“We have to look at this in the context of the bigger picture,” said Meinhard Doelle, a professor of environmental and marine law at Dalhousie University. “Emissions are still huge… and if the goal (of CEPA) is to reduce and eliminate emissions of toxic substances into a fragile environment, that’s a miserable failure.”
Emissions of over 40 highly toxic chemicals in Ontario, Alberta and Quebec have increased significantly in recent decades, potentially exposing millions of Canadians to harmful groundwater and air pollution, a new analysis shows.
Chemical production has grown 50-fold since the 1950s. If nothing is done to curb production, by 2050 the world’s chemical load is projected to be three times what it is today, according to CELA.
Earlier this year, an international team of researchers warned chemical companies that they have been producing more quantities and types of chemicals than the planet can safely handle. The team urged countries to curb both production and development of new chemicals to prevent irreversible harm to humans, animals and the environment.
“There’s no way we can pinpoint a planetary boundary for every (chemical),” said co-author Miriam Diamond, a professor at the University of Toronto. Instead, the researchers examined the pace of invention and production of new chemicals and assessed whether Canada and other countries are developing environmental regulations fast enough to prevent pollution.
“The answer is a clear no. We are so far behind in our ability to judge and understand these entities. We can’t keep up.”
However, those warnings are not reflected in the government’s proposed updates to CEPA, Castrilli said.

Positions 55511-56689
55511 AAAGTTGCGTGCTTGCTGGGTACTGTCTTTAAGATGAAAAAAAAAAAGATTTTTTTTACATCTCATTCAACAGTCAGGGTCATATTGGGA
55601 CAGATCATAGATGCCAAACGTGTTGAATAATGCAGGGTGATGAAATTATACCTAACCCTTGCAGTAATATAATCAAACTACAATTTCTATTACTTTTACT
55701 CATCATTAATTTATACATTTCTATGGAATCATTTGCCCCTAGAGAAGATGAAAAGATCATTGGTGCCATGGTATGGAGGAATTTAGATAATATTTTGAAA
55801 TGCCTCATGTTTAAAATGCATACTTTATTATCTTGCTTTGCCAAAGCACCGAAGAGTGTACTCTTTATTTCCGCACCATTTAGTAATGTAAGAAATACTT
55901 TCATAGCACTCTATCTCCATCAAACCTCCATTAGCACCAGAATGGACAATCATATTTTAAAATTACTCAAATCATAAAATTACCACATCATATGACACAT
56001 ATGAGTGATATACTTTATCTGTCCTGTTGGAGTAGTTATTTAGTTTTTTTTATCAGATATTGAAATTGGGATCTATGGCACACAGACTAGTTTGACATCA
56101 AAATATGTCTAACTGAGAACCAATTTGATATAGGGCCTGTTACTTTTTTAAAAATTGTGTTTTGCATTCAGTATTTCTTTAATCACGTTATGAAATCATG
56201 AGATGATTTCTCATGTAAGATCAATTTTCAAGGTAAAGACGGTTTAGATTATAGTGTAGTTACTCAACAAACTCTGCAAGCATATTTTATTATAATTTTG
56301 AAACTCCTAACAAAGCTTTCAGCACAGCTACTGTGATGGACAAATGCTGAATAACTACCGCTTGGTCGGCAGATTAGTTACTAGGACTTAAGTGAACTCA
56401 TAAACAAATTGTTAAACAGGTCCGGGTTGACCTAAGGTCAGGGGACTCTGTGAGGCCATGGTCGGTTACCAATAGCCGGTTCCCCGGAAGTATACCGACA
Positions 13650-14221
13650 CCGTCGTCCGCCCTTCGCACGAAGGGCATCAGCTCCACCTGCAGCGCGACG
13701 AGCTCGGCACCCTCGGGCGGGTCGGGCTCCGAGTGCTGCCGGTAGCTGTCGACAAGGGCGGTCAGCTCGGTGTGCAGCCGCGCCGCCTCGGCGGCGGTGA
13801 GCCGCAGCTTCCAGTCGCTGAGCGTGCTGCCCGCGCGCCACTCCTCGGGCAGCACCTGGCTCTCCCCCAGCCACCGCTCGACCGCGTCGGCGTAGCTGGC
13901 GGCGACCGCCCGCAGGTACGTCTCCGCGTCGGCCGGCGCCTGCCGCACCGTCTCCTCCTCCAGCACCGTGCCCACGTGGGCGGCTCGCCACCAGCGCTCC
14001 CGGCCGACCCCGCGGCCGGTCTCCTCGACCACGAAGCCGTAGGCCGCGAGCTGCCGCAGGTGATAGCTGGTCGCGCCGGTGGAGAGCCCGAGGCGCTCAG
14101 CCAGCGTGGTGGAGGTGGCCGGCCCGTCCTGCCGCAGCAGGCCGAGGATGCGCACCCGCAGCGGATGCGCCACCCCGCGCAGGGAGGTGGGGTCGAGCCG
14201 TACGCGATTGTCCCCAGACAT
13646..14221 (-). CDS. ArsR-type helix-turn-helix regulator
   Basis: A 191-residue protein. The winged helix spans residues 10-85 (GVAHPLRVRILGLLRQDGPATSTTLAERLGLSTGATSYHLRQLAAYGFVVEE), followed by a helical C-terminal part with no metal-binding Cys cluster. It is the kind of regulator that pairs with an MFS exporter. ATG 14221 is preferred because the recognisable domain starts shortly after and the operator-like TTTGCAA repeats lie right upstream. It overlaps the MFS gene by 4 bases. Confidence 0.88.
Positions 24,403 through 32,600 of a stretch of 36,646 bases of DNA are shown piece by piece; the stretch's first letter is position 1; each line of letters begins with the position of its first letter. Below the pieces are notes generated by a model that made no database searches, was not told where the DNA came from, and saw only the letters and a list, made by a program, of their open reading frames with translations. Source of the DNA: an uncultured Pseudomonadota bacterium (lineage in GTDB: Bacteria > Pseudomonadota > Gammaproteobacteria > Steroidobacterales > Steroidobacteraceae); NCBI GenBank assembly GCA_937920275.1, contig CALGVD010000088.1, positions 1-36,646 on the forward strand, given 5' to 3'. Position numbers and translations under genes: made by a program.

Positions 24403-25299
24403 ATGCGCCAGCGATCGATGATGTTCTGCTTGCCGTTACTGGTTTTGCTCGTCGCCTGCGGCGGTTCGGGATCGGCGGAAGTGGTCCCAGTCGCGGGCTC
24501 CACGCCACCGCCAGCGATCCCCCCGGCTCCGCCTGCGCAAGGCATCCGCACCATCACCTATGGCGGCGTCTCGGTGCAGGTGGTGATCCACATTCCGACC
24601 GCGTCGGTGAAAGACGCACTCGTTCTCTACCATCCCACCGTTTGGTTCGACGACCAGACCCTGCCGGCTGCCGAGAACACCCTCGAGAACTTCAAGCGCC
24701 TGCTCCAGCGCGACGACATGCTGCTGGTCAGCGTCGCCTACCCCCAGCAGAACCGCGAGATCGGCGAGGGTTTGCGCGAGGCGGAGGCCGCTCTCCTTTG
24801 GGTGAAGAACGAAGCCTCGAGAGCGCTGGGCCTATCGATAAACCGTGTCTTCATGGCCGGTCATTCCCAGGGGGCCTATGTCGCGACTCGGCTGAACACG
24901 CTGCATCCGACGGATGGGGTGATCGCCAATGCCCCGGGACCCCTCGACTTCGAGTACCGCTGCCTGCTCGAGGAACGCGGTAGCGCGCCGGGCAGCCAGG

The new legislation – Bill S-5 – does not propose stricter rules to ban harmful chemicals and replace them with safer alternatives. It will not force companies to create a pollution prevention plan or test whether the chemical waste they produce is toxic. Pesticides – a key category of toxic chemicals – are also not covered, although the EU has pledged to halve the use of pesticides by 2030 for environmental and health reasons.
While Canadians’ right to a healthy environment is enshrined, the new law doesn’t give people an easy way to sue polluters or the government to ensure that this right is actually protected. The ECCC confirmed that the law requires the Minister for the Environment to consider the cumulative effects of chemicals and their impact on vulnerable people.
But without a clear path to justice for people affected by pollution — disproportionately women and children, low-income Canadians, and Black and Indigenous people — these regulations could have little impact when it comes to protecting people from toxic chemicals, said Doelle.
“One reason polluters get away with polluting is because those most directly affected are the least powerful in society, at least in terms of political influence,” Doelle said. “As a result, we have less effective measures to control and prevent pollution.”